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ironduke
06-09-2005, 15:09
Right simple enough i love history i can't get enough of it.
My favourite era is simple. You can tell by my username and my avatar (and if you can't then you don't belong in this thread :mad: .......lol just kidding )


Its the Napoleonic era of course i love Sharpe the books, the series and i love the warfare from this era. Lines of muskets advancing, the cannons with grapeshot and the cavalry.

So whats your favourite point in history and why?

And you can be as patriotic as you want no matter your nationality. ;)

Luke
06-09-2005, 15:16
i love the whole idea about prehistoric britain and the huge forest that prety much covered 99.9% of the country, just imagine, living your entire life only seeing abuot 30 people!

damn, i would love to see what all that was like.

salty
06-09-2005, 15:18
Two periods: 1, from the start to the finish of the 100 Years War (damn you Henry, why did you have to die! We could have conquered France!), and 2, from the end of the American Revolution to the end of the Boer War (British Imperialism).

Like you, I love history too, although I prefer the naval elements and read Alexander Kent's books on Richard Bolitho.

Salty :)

vforvenator
06-09-2005, 15:19
The 1740s onwards. Dashwood? Monks of Medenhem? The Hellfire Club?
All went down hill from there...:evilgrin:
V.

hairyman
06-09-2005, 15:20
I'd have to go for the Angevin empire, and the rest of the 12c in Europe.

Knights, kings, princesses, murder, intrigue, war, swords, nation building, Henry II, crusades and popes. It's got the lot.

Behind that would have to be the end of the eight century and the first half of the ninth century. Vikings, anglo saxons, the birth of France and Germany, Carolingian Europe, and an absence of decent sources beyond christian annals that means there's still a lot of room for imagination and argument.

History got boring when gunpowder was invented. ;)

Strikerkc
06-09-2005, 15:21
I'm a WWII guy myself. Short of that I'm partial to the ancient medeteranian.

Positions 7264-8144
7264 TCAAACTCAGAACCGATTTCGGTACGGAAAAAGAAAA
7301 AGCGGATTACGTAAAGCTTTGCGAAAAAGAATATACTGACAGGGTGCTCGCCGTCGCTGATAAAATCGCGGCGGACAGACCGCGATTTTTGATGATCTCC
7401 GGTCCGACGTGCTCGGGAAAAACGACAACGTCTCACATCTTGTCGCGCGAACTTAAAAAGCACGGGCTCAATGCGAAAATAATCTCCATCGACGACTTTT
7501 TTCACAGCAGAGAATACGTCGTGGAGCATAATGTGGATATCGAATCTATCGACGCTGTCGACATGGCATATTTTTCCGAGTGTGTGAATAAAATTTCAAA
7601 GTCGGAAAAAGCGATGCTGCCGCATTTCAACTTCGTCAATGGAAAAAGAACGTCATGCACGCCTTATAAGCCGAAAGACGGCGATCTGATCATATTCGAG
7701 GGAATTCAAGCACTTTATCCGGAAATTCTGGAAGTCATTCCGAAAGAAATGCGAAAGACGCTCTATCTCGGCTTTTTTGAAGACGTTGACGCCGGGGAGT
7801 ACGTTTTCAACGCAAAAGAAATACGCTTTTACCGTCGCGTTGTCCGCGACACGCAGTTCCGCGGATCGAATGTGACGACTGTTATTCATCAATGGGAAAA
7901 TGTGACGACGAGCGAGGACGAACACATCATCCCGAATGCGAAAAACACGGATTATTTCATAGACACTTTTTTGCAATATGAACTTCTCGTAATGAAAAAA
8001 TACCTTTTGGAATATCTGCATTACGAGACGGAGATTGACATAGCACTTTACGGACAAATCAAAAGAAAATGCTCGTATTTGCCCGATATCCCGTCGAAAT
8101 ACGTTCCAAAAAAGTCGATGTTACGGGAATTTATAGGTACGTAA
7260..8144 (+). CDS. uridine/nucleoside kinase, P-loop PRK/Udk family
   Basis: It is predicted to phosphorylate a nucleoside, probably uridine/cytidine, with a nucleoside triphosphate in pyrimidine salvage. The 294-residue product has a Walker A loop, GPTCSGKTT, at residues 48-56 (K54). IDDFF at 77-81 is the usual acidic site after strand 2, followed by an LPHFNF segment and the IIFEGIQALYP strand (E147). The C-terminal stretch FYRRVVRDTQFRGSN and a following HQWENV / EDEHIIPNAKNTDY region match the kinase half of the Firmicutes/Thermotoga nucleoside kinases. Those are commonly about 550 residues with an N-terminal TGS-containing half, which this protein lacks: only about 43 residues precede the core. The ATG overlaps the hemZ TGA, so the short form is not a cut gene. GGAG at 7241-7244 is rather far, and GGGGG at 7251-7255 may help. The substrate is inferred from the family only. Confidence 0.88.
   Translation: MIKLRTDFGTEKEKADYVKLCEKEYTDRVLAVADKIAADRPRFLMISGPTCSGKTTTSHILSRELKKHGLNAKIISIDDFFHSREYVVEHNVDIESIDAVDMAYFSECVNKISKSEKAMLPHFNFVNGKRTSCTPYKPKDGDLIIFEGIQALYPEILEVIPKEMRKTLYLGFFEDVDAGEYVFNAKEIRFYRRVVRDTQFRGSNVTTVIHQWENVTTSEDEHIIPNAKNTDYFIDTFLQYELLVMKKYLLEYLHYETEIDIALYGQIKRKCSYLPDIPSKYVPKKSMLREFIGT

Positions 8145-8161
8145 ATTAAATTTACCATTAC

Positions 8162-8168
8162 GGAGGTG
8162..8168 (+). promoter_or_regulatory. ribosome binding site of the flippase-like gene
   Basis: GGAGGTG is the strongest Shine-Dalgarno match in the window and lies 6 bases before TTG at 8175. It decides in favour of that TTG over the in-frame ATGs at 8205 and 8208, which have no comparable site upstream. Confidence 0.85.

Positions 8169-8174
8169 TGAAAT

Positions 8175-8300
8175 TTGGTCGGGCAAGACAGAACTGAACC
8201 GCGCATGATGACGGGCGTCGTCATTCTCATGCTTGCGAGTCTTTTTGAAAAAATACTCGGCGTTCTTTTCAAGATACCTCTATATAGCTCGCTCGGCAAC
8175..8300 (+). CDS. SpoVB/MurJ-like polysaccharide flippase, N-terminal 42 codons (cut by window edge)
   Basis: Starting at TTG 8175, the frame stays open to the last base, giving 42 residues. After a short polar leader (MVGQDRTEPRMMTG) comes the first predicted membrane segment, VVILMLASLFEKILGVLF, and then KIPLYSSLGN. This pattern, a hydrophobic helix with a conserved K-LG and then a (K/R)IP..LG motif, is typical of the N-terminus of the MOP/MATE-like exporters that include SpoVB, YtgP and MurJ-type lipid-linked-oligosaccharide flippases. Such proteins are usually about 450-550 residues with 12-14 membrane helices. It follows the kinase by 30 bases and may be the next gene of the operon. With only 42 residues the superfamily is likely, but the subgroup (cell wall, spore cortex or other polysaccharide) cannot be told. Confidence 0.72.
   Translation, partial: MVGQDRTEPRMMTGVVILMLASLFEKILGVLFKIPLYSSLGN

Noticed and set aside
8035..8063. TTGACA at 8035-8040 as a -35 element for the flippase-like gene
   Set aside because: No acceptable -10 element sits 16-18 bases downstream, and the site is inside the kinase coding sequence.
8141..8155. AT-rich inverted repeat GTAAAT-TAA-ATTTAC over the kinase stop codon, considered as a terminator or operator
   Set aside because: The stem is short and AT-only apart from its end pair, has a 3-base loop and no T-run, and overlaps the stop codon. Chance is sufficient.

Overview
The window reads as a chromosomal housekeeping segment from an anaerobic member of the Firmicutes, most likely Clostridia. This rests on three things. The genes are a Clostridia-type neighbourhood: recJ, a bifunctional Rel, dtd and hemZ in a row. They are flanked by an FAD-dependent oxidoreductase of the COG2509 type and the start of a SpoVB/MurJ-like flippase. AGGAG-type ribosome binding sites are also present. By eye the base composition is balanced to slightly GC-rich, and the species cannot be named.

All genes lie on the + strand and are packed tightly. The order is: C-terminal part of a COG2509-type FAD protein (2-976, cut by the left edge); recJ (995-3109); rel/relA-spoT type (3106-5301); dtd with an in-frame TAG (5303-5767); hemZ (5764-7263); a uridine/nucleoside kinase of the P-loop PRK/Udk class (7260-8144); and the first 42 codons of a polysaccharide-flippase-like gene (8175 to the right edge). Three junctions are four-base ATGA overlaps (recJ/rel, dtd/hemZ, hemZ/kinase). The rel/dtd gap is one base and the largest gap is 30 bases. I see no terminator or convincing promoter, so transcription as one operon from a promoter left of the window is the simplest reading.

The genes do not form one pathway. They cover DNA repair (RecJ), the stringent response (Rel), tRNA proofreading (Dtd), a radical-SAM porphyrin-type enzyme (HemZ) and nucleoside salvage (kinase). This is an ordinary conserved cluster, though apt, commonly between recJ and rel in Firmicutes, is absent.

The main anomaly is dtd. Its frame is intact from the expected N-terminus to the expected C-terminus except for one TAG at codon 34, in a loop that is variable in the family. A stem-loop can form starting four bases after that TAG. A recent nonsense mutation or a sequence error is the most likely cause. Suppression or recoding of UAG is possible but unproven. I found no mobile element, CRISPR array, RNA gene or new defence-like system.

salty
06-09-2005, 15:22
@Hairyman: I thought you were into Ottomans :rolleyes:

They didn't start their expansion until near the end of the 100 Years War.

Salty :)

The pestilent 1
06-09-2005, 15:27
Prehistory.
Triassic, Jurassic and Cretaceus specifcly.
to me, anything that has happened in the last two thousand years is boring.
the petty machinitions of humanity in this day and age pretty much boil down to "jesus/allah/vishnu/bob dylon/etc made me do it" (a broad generalisation i know so forgive me my petty hates)
there are exceptions to this ofcourse, the Mayans i find genuinly interesting, having forseen their own demise but still welcoming it openly.

before that we have interesting religions, with a broad array of fallible beings.
Setekh for example.
often hailed as a dark god who killed his brother, Osiris to gain the throne of egypt.
sure okay.
but considering his brother had just slpet with his wife (Nepthys)a union that resulted in the Child Anubis, you can understand he was a bit pissed, no?
still, he then went on to do some pretty weird things to Osiris legitimate heir (Horus) so he might have just been a total nutter.

but the legend goes on to tell of how Re was unwilling to let Horus take the throne because, while Horus may be a legitimate heir, Setekhs power was paramount, being the only being in existance who could oppose Apophis.
and given his rather weird temper, you can understand Re's predicament.
give Setekh the throne and **** Osiris off, with his legions of undeath and power over the fertility of the land.
or. irritate Setekh. the only one who could stand agains Apophis, the greatest evil in the universe.

see. fallible, interesting.

ironduke
06-09-2005, 15:31
Yes incest seemed to be rife in most histroic cultures mythology

salty
06-09-2005, 15:31
Yeah, the Egyptians are cool, but at the end of the day, I'd much rather have tales of Nelson and a fleet of Royal Navy sailing Warships (not the crappy aircraft carriers we get today, REAL ships). Honour, great quotes, scandal, political intrigue, war, victory, unorthodoxy... you could make a decent movie out of that.

Salty :)

Wraith
06-09-2005, 15:33
Pre history, specifically Britain but yeah I'll take a look around some other locations too.


i love the whole idea about prehistoric britain and the huge forest that prety much covered 99.9% of the country, just imagine, living your entire life only seeing abuot 30 people!

damn, i would love to see what all that was like.

Agreed -- I'd love to explore that world. Just think it'd still have wolves, and bears, and wild bores too.

I'd like to see what the natives culture and spiritualities were like too, before the spread of Christianity.

x-esiv-4c
06-09-2005, 15:36
That whole Pangia era, where all the land on earth was one giant blob. Good times.

Gaebriel
06-09-2005, 15:42
Ancient Rome, republican time.

ironduke
06-09-2005, 15:43
Yeah, the Egyptians are cool, but at the end of the day, I'd much rather have tales of Nelson and a fleet of Royal Navy sailing Warships (not the crappy aircraft carriers we get today, REAL ships). Honour, great quotes, scandal, political intrigue, war, victory, unorthodoxy... you could make a decent movie out of that.

Salty :)


Good man Salty, theres nothing like sheer tenacity in the face of overwhelming odds.
Admiral Nelson I salute you.

Yodhrin
06-09-2005, 16:39
Good man Salty, theres nothing like sheer tenacity in the face of overwhelming odds.
Admiral Nelson I salute you.

The Napoleonic Era is, for me, the defining period of British history, and my favourite of all historical eras. World War 1 gets an honourable mention though.